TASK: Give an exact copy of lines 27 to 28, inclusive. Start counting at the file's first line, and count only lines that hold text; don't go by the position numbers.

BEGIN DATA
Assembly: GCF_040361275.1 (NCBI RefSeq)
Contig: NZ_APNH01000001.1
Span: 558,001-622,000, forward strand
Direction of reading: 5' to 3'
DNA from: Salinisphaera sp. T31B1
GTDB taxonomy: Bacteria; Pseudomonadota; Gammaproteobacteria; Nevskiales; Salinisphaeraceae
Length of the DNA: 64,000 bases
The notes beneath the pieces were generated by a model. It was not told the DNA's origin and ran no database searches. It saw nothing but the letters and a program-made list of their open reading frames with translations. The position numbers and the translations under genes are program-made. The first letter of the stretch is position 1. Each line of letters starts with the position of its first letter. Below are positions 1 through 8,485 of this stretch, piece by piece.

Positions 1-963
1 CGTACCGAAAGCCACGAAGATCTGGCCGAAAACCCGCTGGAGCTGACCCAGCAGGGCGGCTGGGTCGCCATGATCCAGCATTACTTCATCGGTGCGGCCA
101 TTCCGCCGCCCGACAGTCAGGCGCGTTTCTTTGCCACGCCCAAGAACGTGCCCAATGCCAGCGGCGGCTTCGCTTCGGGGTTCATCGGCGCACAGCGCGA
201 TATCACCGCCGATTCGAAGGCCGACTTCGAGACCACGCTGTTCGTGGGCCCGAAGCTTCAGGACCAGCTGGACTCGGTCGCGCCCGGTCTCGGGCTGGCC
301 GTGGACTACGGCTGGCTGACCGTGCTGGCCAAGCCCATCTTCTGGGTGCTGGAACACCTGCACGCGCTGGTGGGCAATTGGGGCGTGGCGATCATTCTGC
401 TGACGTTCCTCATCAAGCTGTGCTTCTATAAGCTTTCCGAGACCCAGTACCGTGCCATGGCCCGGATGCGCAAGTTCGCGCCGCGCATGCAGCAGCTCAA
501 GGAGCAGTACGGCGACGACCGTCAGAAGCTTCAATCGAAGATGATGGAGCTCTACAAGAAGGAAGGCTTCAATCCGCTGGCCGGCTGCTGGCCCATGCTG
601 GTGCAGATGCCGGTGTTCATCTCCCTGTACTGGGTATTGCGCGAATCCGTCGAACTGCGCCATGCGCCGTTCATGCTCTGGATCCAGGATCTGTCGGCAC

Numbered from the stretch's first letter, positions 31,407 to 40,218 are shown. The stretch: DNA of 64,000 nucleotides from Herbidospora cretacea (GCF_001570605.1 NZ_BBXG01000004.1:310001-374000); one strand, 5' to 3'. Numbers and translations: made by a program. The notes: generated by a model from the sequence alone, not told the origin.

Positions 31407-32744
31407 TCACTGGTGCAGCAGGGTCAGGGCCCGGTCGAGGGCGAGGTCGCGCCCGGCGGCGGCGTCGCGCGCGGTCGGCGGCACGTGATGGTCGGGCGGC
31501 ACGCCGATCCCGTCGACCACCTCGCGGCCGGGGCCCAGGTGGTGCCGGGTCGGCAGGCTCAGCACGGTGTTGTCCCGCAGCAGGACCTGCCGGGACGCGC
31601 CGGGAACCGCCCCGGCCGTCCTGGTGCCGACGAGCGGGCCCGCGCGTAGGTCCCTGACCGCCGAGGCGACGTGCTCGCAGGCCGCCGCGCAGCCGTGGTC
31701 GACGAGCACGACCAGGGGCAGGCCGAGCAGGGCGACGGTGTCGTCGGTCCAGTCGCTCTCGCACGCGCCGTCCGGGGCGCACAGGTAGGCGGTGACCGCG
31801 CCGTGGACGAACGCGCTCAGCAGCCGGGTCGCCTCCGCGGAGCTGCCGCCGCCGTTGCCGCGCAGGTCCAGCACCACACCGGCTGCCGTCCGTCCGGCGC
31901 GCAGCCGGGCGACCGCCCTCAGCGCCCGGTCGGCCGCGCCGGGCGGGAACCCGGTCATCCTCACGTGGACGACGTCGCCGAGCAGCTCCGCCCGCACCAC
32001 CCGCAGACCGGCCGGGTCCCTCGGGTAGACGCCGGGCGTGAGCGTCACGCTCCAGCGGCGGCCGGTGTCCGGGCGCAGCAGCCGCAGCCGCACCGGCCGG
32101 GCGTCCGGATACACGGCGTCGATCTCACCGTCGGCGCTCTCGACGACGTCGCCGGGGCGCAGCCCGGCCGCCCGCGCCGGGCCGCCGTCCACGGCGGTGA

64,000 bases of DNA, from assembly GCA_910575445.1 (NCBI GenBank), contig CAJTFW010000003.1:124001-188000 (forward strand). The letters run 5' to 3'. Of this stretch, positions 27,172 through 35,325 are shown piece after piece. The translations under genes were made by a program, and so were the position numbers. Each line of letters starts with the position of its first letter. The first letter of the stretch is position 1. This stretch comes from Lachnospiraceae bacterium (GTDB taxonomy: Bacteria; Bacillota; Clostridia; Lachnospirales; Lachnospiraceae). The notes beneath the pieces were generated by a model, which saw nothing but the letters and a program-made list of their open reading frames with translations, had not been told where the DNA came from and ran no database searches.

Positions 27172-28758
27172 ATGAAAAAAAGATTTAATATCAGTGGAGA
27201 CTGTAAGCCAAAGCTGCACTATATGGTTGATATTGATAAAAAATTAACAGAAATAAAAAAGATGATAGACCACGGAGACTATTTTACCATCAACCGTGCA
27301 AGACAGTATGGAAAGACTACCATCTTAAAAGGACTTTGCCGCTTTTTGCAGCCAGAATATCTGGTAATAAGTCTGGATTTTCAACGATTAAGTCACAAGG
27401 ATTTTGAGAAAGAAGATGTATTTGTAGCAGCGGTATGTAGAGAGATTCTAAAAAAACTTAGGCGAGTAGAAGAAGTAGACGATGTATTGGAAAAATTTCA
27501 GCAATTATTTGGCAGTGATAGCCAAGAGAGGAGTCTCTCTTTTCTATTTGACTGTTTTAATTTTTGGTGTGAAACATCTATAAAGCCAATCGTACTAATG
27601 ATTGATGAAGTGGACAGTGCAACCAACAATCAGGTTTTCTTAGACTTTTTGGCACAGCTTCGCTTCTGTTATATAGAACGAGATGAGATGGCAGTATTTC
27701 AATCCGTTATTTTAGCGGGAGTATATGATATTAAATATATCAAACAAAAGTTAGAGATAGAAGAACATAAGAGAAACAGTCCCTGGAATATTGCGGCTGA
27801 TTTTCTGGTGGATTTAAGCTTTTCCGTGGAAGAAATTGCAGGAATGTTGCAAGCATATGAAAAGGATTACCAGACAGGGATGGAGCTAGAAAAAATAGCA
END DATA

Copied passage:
64,000 bases of DNA, from assembly GCA_910575445.1 (NCBI GenBank), contig CAJTFW010000003.1:124001-188000 (forward strand). The letters run 5' to 3'. Of this stretch, positions 27,172 through 35,325 are shown piece after piece. The translations under genes were made by a program, and so were the position numbers. Each line of letters starts with the position of its first letter. The first letter of the stretch is position 1. This stretch comes from Lachnospiraceae bacterium (GTDB taxonomy: Bacteria; Bacillota; Clostridia; Lachnospirales; Lachnospiraceae). The notes beneath the pieces were generated by a model, which saw nothing but the letters and a program-made list of their open reading frames with translations, had not been told where the DNA came from and ran no database searches.

Positions 27172-28758